I highly suggest you read Eleven Rings by Phil Jackson. It's an an autobiography that recollects all the events in Phil's life in a vivid, descriptive manner. I'm not saying read the entire book, but at least the sections where he reminisces about coaching the Lakers from ground bottom up. The man loved challenges. He connected with each and every player. He gave each player a book to read depending on their personality. Some received long books, while others often received shorter ones or simply quotes, depending on the individual's likeliness to read. One of his specialties was managing egos. If he could convince Michael Jordan to not worry about the scoring title and sacrifice his touches for the betterment of the team the very first year he coached MJ, there's no one else Phil couldn't manage. Before each game, everyone would sit in a dark room together and bond, think about their collective hard work, take deep breaths, et cetera. Coaching was more than simply X's and O's to Phil. He wanted to create a better, more stable environment for not only each player individually but the entirety of the team collectively.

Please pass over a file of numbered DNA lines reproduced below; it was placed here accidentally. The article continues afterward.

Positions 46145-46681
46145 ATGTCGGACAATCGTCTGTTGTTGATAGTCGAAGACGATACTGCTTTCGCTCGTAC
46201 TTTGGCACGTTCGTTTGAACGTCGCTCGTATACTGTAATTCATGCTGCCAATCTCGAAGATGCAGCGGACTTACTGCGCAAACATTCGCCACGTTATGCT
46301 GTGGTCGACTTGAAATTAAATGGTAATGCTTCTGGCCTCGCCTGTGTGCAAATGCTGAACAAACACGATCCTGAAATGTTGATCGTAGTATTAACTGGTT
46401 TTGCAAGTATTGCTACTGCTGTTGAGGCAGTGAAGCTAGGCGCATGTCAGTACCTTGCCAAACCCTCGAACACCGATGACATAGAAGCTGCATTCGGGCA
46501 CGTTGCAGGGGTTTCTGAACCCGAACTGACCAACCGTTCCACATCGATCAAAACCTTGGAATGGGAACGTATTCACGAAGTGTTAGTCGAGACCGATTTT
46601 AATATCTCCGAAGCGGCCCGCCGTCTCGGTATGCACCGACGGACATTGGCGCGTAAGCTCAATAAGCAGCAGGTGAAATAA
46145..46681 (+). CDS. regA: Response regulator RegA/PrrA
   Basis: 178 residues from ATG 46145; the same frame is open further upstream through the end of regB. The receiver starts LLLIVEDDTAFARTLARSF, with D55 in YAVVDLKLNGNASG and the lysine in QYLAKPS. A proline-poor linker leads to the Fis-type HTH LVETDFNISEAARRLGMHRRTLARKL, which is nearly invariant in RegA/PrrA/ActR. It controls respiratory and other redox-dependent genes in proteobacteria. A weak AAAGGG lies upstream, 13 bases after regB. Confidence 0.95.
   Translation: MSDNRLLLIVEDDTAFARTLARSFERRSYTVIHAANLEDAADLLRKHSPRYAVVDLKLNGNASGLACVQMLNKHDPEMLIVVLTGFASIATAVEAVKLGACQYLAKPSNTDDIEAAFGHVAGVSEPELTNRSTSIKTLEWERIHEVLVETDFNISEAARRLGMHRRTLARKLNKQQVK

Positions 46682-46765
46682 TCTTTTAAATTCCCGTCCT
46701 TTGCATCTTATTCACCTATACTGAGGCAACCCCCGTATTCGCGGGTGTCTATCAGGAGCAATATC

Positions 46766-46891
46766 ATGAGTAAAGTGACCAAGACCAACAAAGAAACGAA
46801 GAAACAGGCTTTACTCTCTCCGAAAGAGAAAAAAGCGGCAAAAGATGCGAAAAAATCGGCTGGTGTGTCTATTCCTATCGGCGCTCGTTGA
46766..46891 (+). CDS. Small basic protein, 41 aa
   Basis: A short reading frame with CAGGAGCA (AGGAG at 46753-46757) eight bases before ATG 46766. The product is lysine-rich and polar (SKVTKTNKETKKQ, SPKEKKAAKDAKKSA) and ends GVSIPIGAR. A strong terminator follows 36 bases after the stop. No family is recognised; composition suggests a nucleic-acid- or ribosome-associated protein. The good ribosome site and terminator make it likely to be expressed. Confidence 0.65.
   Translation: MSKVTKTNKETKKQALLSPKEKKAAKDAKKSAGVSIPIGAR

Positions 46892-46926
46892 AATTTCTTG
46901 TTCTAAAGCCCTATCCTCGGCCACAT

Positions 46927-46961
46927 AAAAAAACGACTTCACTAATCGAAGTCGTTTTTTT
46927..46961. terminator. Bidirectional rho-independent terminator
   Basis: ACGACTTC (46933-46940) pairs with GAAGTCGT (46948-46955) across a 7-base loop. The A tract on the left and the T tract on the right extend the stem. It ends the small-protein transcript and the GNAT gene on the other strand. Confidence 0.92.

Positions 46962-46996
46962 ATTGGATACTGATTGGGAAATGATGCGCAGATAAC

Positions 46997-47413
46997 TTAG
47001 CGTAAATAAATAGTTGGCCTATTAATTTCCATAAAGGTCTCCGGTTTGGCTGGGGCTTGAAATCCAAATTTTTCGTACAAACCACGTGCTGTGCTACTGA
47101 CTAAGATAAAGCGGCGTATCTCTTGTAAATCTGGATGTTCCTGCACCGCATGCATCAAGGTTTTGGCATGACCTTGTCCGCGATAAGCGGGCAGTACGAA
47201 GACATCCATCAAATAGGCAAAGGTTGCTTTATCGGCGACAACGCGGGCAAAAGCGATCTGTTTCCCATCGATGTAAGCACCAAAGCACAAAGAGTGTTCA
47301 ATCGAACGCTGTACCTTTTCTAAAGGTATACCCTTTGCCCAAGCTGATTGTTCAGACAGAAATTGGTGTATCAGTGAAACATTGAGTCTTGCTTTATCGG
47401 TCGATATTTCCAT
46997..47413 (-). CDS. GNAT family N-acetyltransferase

We had talent. Kobe/MWP/Pau/Dwight was a highly talented team. Insert Nash into there whenever he was healthy. If Phil started coaching the team after the 9 games or so (including Bickerstaff interim), we would have ran a more stable, slow-paced offense. That means there would have been a LESSER chance of injuries. I shouldn't have to repeat what I wrote in my previous posts. MDA was running a lightening-pace offense with a team comprised of old legs. I don't think it's a coincidence that the two years MDA coached, our team has been plagued with a PLETHORA of major injuries. Morris/Meeks/Clark/Jamison/Sacre is not the deepest of benches. But the Lakers have never been the San Antonio Spurs. Phil maximized (not in terms of their complete potential but their role coming off the bench) Farmar/Vujacic/Luke/et cetera in the past. He could have made the bench solid. The last time we won our championship, our bench was ranked 28th.